Feds Hid Nothing About Kagan & Health Care Act

     WASHINGTON (CN) – The Department of Justice adequately produced records on Justice Elena Kagan’s involvement “in drafting or opposing legal challenges to the Patient Protection and Affordable Care Act” in her capacity as solicitor general, a federal judge ruled, denying complaints filed by two news companies.
     Media Research Center and Judicial Watch Inc. claimed that the DOJ released incomplete and wrongfully redacted records in response to their request under the Freedom of Information Act. They wanted records and communications to or from Kagan regarding pending legislative health care proposals, legal challenges to health care reform and the recusal of Kagan from any particular case because of the possibility that she might be confirmed as a federal judge on a court that could possibly rule over the legislation.
     U.S. District Judge Ellen Huvelle ruled that the 45 pages of records released by the DOJ constituted an adequate response to the requests, backing the government’s argument that the withheld information was not agency record or it was protected by the deliberative process privilege.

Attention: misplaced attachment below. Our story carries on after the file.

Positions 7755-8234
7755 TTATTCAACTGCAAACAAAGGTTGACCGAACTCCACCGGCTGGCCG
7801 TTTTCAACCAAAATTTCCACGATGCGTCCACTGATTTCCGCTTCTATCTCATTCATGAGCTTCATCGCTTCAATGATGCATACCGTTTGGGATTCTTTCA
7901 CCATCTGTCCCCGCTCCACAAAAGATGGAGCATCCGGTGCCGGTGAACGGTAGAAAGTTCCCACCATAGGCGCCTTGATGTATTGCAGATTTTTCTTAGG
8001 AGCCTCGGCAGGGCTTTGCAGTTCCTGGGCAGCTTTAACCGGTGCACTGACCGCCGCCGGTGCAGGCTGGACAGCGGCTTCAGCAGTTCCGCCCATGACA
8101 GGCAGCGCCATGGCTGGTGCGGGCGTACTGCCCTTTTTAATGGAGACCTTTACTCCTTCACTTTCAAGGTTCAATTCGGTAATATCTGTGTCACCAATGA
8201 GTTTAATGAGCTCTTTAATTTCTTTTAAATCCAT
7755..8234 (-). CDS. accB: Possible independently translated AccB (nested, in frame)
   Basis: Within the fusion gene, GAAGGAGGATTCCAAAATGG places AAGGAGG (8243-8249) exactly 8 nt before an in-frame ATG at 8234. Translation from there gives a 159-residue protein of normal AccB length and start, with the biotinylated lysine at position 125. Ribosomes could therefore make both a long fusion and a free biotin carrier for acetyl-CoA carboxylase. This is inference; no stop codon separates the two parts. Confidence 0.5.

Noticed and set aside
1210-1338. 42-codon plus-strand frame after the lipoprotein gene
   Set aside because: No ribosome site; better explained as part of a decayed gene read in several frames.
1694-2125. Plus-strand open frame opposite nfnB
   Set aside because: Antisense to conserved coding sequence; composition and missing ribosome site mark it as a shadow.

The initial request for records on the subject was submitted by CNSNews.com, a division of the Media Research Center that has no affiliation with Courthouse News Service.
     “In response to this request, DOJ searched the files of individuals at the OSG using the dates of S.G. Kagan’s tenure in that position and identified approximately 1,400 pages of potentially responsive materials,” Huvelle wrote, adding that the government later whittled down the number of pages to 45 with 25 pages containing redactions.
     “In this case, DOJ properly relies upon a sufficiently detailed, non-conclusory declaration that demonstrates the adequacy of the search,” the 15-page decision states. Huvelle granted the government’s motion for summary judgment on Oct. 13.

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